George Monbiot may be a self-confessed hard-hearted bastard, but along with David Leigh, Simon Jenkins and Marina Hyde he prevents the Guardian from being only a NuLab propaganda machine.
I remember having a passionate argument with John Pardoe about VAT in a pub during the Cambridge City by-election. Pardoe enjoyed Vince Cable levels of popularity as a liberal economic spokesman in those days – his flagship policy proposal was reducing income tax and increasing sales tax (sorry, too lazy to check if it was already called VAT then). He characterised it as switching from tax on income to tax on consumption. I was 17. I took myself very seriously in those days; it was with retrospect kind of him to do so.
I argued VAT was regressive – the rich and the poor pay at the same rate. As the poor save less, it means a higher proportion of their income will go on tax. Pardoe said the rich buy more expensive luxury goods, so will pay more tax.
I haven’t changed my mind in the intervening 35 years. I would much rather the extra 13 billion pounds had been raised by increasing income tax on incomes over the higher rate threshold.
I very much welcome the curtailment of housing allowances, which have boosted both private sector rents and property prices and contributed to Britain’s still overheated housing market.
We all wait to see what the budget has in store. This is less fun than it used to be, as it has been heavily trailed that the personal tax allowance will be raised by £1,000 as a first stage towards lifting a very significant number of people out of tax altogether, and improving the work/benefit incentive. That is a good thing.
The banking levy will be another good thing, but far better would be a transaction tax that penalises continual speculative trades. Capital Gains Tax increases are likely to be watered down to protect wealthy tories with second homes. I fear we will see punitive duty increases on alcohol; only the wealthy are to be allowed to get drunk. But I am uncertain where the tax rise required is going to come from, if neither the basic rate of income tax nor the rate of VAT is to be increased.
I fear we may not get a great deal of detail on the cuts until the public spending round in the autumn, though we should get headline figures today, which will be helpful.
I very much favour public spending cuts. I am unabashedly ideologically committed to a major reduction in a role of the state. So I am more than happy to see an early hack at it. Of course the things I would immediately cut are not going to be cut. My main concern is that the legitimate redistributive role of the state is not weakened.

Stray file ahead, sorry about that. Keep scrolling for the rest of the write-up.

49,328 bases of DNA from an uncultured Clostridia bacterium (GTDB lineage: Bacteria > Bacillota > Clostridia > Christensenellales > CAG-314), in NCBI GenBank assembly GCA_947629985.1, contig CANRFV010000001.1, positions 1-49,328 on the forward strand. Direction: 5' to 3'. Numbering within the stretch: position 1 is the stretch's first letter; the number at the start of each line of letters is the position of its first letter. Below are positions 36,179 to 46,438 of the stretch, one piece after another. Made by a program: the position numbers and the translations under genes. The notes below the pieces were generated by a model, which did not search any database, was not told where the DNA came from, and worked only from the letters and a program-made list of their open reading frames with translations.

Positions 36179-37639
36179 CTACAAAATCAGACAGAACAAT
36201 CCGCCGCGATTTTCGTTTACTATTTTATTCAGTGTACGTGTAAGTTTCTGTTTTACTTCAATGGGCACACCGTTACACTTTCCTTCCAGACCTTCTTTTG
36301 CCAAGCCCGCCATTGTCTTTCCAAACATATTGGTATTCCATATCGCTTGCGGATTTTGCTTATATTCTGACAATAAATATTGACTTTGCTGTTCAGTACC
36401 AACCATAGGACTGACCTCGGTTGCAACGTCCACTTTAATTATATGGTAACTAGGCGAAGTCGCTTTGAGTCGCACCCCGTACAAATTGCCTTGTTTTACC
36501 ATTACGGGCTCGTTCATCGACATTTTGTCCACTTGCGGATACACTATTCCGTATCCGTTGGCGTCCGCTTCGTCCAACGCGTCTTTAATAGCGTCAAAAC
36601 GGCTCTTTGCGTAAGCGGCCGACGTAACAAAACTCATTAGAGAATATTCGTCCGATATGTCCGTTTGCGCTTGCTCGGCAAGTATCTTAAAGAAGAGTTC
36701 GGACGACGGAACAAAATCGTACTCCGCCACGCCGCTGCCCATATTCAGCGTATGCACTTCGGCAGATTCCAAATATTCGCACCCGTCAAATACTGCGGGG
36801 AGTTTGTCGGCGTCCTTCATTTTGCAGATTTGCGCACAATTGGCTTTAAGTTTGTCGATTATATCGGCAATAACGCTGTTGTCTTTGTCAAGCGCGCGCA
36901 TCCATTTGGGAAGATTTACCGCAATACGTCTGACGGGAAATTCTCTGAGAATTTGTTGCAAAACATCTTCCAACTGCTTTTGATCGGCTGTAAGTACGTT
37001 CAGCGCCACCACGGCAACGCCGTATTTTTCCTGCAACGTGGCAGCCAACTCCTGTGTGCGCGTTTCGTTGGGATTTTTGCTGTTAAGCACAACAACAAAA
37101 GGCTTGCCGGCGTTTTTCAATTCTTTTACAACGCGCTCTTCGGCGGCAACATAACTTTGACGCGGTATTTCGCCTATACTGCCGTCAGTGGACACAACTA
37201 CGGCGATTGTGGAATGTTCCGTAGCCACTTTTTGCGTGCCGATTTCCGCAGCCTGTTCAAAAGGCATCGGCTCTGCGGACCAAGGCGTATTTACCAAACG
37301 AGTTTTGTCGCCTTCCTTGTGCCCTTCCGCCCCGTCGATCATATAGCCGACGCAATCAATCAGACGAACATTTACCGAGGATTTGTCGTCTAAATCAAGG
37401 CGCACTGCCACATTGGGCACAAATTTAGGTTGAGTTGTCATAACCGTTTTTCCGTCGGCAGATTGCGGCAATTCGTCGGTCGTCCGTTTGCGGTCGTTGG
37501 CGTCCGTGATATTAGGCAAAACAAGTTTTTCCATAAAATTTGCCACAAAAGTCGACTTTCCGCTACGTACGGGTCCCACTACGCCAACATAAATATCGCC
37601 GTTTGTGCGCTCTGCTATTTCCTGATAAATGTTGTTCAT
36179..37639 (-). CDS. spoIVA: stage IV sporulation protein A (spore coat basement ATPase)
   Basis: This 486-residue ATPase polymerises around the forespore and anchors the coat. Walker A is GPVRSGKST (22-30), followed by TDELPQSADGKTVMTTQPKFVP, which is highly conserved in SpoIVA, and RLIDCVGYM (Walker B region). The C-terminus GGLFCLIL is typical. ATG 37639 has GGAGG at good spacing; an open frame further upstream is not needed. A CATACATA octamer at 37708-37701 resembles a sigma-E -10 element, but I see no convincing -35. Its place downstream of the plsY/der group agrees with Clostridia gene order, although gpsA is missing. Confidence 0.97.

Some ideas of what I would do:
Cut Trident, aricraft carriers, nuclear submarines, end the Afghan War immediately.
Cut all local government salaries over £28,000 by 15%, with a phase in mechanism at the margin.
Make everybody in local government earning over £50,000 immediately redundant.
Freeze all civil service incremental pay scales.
Set an automatic civil service pay mechanism: annual salary increase = rate of economic growth plus inflation minus 0.25%. Backdate the formula to January 2007 and adjust salaries accordingly.
Cancel all PFI projects immediately without compensation. Pay only assessed construction cost to date.
Cancel all operating PFI schemes without compensation. Pay assessed construction costs plus interest minus PFI payments made.
End all government arts spending and close the British Council.
Replace incapacity benefit with a single needs assessed welfare payment to all unemployed people, regardless of why they are unemployed.
End all internal market procedures within the NHS and the rest of the public sector.
Institute a civil service and local authority recruitment freeze for three years.
Means test all state payments including basic old age pensions and child benefit.
Sadly the budget won’t be nearly this exciting. What would you like to see?